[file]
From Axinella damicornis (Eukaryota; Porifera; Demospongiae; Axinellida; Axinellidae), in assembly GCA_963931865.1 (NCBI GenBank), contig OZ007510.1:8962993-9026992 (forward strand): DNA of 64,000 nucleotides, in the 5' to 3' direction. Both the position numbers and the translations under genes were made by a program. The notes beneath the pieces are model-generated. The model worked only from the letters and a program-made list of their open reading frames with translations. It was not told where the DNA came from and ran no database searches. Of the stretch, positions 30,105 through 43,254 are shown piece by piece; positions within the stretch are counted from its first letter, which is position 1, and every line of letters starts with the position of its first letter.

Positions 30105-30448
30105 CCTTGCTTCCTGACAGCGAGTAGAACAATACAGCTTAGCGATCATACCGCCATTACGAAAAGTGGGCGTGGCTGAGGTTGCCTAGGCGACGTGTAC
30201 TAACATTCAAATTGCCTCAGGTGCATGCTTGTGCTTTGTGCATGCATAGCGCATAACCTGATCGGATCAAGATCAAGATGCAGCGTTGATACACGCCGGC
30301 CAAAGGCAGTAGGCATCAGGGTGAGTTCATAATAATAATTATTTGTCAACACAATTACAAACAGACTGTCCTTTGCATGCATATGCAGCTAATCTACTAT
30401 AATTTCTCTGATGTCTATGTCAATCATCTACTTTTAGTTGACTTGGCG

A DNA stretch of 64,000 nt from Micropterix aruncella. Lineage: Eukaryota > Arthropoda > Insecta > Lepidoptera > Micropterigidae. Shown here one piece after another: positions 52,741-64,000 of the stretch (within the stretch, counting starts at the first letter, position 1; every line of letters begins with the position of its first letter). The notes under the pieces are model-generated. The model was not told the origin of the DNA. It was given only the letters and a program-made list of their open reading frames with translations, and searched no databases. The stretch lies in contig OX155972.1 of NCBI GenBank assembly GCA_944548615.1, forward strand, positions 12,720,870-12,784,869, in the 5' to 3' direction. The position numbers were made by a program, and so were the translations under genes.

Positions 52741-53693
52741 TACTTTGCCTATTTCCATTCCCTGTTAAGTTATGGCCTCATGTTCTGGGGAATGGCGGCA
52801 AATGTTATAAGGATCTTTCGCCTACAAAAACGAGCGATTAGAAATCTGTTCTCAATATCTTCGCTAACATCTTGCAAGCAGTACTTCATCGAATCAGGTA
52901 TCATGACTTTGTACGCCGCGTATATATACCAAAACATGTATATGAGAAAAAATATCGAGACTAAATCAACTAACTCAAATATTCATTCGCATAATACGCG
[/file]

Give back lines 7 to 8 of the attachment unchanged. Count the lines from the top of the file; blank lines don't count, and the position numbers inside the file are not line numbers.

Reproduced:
A DNA stretch of 64,000 nt from Micropterix aruncella. Lineage: Eukaryota > Arthropoda > Insecta > Lepidoptera > Micropterigidae. Shown here one piece after another: positions 52,741-64,000 of the stretch (within the stretch, counting starts at the first letter, position 1; every line of letters begins with the position of its first letter). The notes under the pieces are model-generated. The model was not told the origin of the DNA. It was given only the letters and a program-made list of their open reading frames with translations, and searched no databases. The stretch lies in contig OX155972.1 of NCBI GenBank assembly GCA_944548615.1, forward strand, positions 12,720,870-12,784,869, in the 5' to 3' direction. The position numbers were made by a program, and so were the translations under genes.

Positions 52741-53693